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EllenFisher said:
Depending on the story, it might be better defined as women's fiction, general fiction, or literary fiction. Again, you might want to sample a few things listed under these categories before you decide.
Good advice. I've bought some romance books for Kindle and I'll browse through those other genres before changing my upload. :)
 

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I used to think that I wrote erotica, but based on the definitions above, I doubt that I have. All I do is have a storyline and then add some sex here and there.

I thought at least that Fun at the Car Wash and Other Erotic Short Stories was erotic, but maybe not?

I guess my definition would be if you can pull out the graphic sex and the story is still there, then it is not erotic. It is just a story with sex in it.

For example in the short story about the car wash, it could easily be toned down and still be a good story. It is better though with more realistic sex scenes.

I can still remember reading a novel by Robert Heinlein and trying to figure out if he said they had sex or not. I never knew. Of course, the times were different and sex wasn't allowed in novels. Today he would probably write a totally different way.
 

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As a reader, this sometimes lack of proper genre marking is a little worrisome. I understand that creativity wants to go where it wants to go and that especially indy authors embrace the freedom to write anything they want without publishers telling them what it should be called.

But if I, as a reader, cannot trust the categories or tags, then I won't have any choice then to stick with tried and true. And that means publishers. I am just trying to convey a reader opinion here and why some might be a bit weary.

I always hear the just sample argument. But especially in Romance, that will not do you any good for obvious reasons.

My suggestion as a reader is to go out and actually read the genre's you mark your books in. Don't go by hearsay or how you assume a genre is. Read the books. Go to genre specific blogs. There are many that deal with Romance, Historical, Erotic, Paranormal etc. There are also sites that specialize in Erotica.

Please make yourself familiar with the genres before happily tagging and categorizing.

Because I can tell you as a romance reader, I won't find anything cute, endearing or inventive about a book called a romance that turns out to be anything but.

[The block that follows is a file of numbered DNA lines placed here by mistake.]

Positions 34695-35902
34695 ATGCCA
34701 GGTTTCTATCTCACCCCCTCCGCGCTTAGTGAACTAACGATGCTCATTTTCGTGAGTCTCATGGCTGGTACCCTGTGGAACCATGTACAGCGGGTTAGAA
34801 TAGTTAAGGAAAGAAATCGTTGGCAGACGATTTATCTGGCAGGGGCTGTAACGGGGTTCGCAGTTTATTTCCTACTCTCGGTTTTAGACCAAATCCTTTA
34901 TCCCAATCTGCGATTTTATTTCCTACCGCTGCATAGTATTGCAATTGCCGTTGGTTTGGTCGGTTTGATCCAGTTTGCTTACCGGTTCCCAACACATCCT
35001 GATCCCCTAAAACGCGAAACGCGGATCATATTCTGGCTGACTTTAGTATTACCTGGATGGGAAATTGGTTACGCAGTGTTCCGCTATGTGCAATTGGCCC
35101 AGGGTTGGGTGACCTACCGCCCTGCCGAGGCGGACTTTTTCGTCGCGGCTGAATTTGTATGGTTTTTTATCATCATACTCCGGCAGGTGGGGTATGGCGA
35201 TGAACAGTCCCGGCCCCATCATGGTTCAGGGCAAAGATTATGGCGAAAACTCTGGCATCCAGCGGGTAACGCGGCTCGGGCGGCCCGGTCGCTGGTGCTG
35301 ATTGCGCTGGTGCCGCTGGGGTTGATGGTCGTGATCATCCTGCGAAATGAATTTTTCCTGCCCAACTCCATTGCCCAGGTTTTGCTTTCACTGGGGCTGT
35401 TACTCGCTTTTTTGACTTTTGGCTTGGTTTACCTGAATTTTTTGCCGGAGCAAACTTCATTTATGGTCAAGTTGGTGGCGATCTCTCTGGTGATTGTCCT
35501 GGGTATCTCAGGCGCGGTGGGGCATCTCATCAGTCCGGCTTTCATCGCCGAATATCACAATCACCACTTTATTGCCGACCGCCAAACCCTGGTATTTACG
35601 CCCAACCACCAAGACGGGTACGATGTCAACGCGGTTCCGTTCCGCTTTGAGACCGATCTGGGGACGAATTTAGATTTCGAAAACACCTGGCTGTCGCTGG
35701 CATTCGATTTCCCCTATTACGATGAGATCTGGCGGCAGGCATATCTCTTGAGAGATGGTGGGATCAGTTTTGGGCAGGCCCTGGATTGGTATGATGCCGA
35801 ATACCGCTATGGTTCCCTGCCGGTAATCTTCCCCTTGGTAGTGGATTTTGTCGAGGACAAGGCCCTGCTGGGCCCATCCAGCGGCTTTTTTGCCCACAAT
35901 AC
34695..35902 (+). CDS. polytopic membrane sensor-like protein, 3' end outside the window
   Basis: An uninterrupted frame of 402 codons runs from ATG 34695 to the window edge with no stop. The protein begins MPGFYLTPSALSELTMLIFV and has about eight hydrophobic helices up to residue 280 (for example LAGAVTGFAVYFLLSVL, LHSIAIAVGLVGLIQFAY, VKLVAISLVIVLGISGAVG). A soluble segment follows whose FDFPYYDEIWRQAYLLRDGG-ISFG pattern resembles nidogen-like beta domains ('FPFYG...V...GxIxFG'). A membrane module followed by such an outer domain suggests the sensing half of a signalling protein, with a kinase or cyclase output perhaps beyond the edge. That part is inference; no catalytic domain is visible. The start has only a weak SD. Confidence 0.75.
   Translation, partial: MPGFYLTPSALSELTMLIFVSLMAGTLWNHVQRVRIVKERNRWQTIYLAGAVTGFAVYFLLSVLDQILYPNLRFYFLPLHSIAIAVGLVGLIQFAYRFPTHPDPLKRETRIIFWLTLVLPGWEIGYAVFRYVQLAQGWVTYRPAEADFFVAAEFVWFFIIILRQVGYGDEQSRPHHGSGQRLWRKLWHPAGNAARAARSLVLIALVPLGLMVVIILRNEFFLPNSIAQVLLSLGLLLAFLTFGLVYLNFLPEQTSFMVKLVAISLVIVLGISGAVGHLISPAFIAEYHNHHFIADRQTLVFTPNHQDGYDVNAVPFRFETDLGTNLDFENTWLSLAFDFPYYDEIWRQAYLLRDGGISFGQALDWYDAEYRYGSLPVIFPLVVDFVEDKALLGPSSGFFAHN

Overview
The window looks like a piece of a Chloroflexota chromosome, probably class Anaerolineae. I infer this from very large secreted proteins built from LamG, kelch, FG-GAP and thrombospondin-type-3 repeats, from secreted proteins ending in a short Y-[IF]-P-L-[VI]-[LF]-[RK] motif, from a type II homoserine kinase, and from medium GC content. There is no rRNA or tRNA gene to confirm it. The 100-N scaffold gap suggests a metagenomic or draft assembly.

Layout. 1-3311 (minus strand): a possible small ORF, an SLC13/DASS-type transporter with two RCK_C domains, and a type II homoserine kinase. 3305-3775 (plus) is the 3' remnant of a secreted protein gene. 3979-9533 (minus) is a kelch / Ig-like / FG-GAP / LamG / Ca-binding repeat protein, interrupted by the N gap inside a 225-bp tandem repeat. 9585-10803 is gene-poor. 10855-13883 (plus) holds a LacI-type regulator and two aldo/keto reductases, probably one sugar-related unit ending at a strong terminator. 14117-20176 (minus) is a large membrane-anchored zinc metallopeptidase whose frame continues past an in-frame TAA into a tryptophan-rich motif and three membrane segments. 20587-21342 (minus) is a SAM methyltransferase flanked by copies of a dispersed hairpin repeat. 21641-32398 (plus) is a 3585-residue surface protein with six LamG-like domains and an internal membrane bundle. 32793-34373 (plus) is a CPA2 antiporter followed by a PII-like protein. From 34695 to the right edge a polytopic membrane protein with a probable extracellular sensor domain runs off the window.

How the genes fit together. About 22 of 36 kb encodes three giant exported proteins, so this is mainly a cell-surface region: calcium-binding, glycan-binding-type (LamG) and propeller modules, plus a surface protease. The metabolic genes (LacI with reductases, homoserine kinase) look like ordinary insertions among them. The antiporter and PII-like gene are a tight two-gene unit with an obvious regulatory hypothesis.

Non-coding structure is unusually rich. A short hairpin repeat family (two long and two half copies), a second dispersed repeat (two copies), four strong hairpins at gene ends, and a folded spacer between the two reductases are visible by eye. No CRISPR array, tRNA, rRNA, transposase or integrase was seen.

I am sure that readers of other genre's wouldn't appreciate the mislabeling either. Each genre has its "thing".

Sex in a book does not equal Romance or even Erotica. There is sex in Stephen King novels, I know, I read many of them. Does make them neither romance nor Erotica.

So educate yourself and learn about your audience.  :) Good thing is you have many writers of said genre's among you that can help you out a bit. But nothing substitutes reading some actual books.
 

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Unfortunately, it's all in the eye of the reader.  Some people will see anything with graphic sex as erotica, others will not. 
 

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ilyria_moon said:
Aw, man. I think I need to change my tags and category, then. What if a romance dominates the entire novel, but the predicted ending is absent. Is it not under romance? What should I file it under, just fiction? I want to file it under bonkbuster or trashy novel but Amazon doesn't have those categories. :mad:
As a reader, if you label your book a romance and it has no HEA, I will be p*ssed.

If you label it as "erotica with romantic elements" that lets me know that a HEA is not guaranteed. If I'm not expecting one, I'm okay with it.

EDIT: Okay, you just said it wasn't erotica. What about "women's fiction?" That, I think, is tag for "book about relationship with no guaranteed HEA."
 

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Amanda Brice said:
You cannot have a "romance" without a HEA or at least a HFN (although in that case, it's either going to be a YA Romance or a "Novel with Strong Romantic Elements"). If there is no HEA or promise of an HEA, then it is a "love story" is may be related to, but is actually quite different, than a romance.

Sorry, but you can't just change established reader expectations and use standard industry terms without getting pushback. If you call something a romance, then it better have a HEA or the promise of a HEA, or readers will be mad. When I pick up a romance, I expect that HEA. That's WHY I chose to read a romance on that particular day. If I don't want or need an HEA at that moment in time, then I'll happily pick up any number of other mainstream novels with romantic subplots, but which aren't romance.